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Sharon Drebert communicates with Dr. King about submitting information for the 'Choice 68' campaign. She asks that Dr. King submit any campaign literature before April 23, 1968. Dr. King would be assassinated on April 4, 1968.
Dr. King regrets to inform Reverend William Morris that due to his busy schedule and previous inability to work directly with the civil rights struggle, he can not accept the invitation to speak at Centennial United Church.
Gladys Bilcher writes Dr. King expressing her enjoyment of one of Dr. King's speeches. This particular speech denouncing the war in Vietnam was given exactly one year before Dr. King's assassination on April 4, 1968.
The Cincinnati and Midwestern Division of SCLC's Operation Breadbasket provides Tastee Bread Company with several recommendations concerning employment practices and involvement in the Negro community.
Mann informs King of the recent publication of the children's book "The Street of the Flower Boxes", a book which concerns itself with matters of integration. Mann, requests that Dr. King provide comments or suggested persons of whom may be interested in the literature.
Johann R. Goelz highlights the spiritual irony that Dr. King's has the same name of the historical Martin Luther. Mr. Goelz served as a former Lutheran pastor in Germany and expounds on the religious realities of Jesus Christ.
The Concordia Lutheran Conference distributed a newsletter to aid fellow Lutherans. The purpose was to provide various Bible verses and teachings that could be applied to the reader's life.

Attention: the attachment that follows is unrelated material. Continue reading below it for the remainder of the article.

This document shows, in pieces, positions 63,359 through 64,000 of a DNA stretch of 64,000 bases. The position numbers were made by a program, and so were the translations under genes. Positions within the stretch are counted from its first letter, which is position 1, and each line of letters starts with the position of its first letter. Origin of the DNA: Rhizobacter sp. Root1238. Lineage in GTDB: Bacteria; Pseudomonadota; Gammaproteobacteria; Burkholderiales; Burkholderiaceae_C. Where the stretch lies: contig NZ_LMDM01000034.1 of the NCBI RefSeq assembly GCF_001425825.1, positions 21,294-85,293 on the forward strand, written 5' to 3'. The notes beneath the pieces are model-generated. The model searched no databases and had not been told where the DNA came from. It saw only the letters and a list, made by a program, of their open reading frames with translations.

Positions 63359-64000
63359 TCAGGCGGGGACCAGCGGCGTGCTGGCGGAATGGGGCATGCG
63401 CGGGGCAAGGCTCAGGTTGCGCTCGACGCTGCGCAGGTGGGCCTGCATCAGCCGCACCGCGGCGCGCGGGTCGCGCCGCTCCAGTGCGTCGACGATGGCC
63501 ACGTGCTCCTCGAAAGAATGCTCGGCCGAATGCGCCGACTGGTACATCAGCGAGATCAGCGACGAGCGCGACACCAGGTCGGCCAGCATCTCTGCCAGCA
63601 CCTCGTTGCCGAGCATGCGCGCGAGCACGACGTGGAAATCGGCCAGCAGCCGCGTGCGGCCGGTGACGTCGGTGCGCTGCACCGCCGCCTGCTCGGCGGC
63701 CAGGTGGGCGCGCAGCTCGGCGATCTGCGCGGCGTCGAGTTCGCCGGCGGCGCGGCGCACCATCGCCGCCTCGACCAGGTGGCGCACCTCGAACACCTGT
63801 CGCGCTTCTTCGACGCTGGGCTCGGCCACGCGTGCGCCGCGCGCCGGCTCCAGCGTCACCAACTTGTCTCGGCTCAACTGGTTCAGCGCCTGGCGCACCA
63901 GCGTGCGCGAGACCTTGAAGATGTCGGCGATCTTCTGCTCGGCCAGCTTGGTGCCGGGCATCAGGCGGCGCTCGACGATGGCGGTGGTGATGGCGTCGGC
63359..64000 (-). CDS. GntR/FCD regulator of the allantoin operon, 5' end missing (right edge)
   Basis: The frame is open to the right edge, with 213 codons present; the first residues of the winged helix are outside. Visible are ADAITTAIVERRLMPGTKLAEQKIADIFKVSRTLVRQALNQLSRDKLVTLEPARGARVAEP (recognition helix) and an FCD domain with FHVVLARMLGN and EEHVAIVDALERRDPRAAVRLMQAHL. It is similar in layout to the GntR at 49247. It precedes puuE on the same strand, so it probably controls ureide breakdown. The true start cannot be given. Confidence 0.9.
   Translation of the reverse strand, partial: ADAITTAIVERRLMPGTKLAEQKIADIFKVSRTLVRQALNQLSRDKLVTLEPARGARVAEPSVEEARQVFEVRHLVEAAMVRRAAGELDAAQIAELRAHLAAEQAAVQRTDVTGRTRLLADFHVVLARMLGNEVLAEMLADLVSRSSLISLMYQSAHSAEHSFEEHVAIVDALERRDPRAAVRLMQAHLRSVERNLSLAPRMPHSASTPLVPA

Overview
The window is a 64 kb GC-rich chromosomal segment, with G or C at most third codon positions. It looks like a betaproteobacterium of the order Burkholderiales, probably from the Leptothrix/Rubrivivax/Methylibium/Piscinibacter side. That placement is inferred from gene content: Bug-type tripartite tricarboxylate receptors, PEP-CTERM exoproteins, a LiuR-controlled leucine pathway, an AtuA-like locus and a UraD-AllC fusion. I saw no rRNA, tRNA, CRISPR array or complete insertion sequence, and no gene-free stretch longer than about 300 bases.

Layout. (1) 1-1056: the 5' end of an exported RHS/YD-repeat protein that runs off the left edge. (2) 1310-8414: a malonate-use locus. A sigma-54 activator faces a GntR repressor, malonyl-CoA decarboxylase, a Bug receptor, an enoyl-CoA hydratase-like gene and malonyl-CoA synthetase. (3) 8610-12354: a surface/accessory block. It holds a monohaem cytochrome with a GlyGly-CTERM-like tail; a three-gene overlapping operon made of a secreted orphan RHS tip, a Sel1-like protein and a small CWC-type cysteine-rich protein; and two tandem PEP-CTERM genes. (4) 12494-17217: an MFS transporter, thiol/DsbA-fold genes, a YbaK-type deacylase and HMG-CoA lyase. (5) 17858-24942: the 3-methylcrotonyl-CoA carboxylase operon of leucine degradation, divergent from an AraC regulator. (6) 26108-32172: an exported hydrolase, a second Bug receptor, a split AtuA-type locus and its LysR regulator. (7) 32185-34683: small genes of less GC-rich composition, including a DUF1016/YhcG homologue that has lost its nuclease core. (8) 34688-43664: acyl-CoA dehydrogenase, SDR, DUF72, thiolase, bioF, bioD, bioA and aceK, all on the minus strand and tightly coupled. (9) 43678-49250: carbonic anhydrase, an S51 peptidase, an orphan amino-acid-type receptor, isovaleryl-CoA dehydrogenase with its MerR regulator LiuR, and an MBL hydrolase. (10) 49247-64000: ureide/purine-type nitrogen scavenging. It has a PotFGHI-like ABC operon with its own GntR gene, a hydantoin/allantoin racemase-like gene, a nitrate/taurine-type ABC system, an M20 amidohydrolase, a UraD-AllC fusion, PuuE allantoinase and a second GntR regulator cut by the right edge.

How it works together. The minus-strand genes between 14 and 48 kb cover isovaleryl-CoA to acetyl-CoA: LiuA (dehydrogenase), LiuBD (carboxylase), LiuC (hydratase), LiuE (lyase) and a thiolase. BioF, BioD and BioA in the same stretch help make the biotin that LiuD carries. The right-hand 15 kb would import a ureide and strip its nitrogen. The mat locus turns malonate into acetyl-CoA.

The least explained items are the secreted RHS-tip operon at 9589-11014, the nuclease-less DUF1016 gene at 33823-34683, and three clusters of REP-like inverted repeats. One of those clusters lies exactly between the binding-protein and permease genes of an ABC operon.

Theodore R. Britton promotes the candidacy of Dr. King for the pastorship of Riverside Church throughout this letter. Britton also asserts that New York is in need of Dr. King's leadership and sermons.
Dr. King discusses the eleven years since the Supreme Court ruled that segregated schools were not constitutional in Brown v. Board of Education. He explains that it was not until the Civil Rights Act of 1964 that people began to understand the harms of segregation.
Sidney Gordon Budnick, architect and artist, gifts Dr. King with a piece of art work and applauds Dr. King's "efforts to bring to life the brotherhood of God and of man."
Noted civil rights leader and women's activist Dorothy Height invites Dr. and Mrs. King to be special guests at the National Council of Negro Women's Life Membership Dinner. The event is also set to honor union leaders A. Philip Randolph, Walter Reuther and Mrs. Arthur Goldberg. Singer Lena Horne serves as a co-host to the dinner.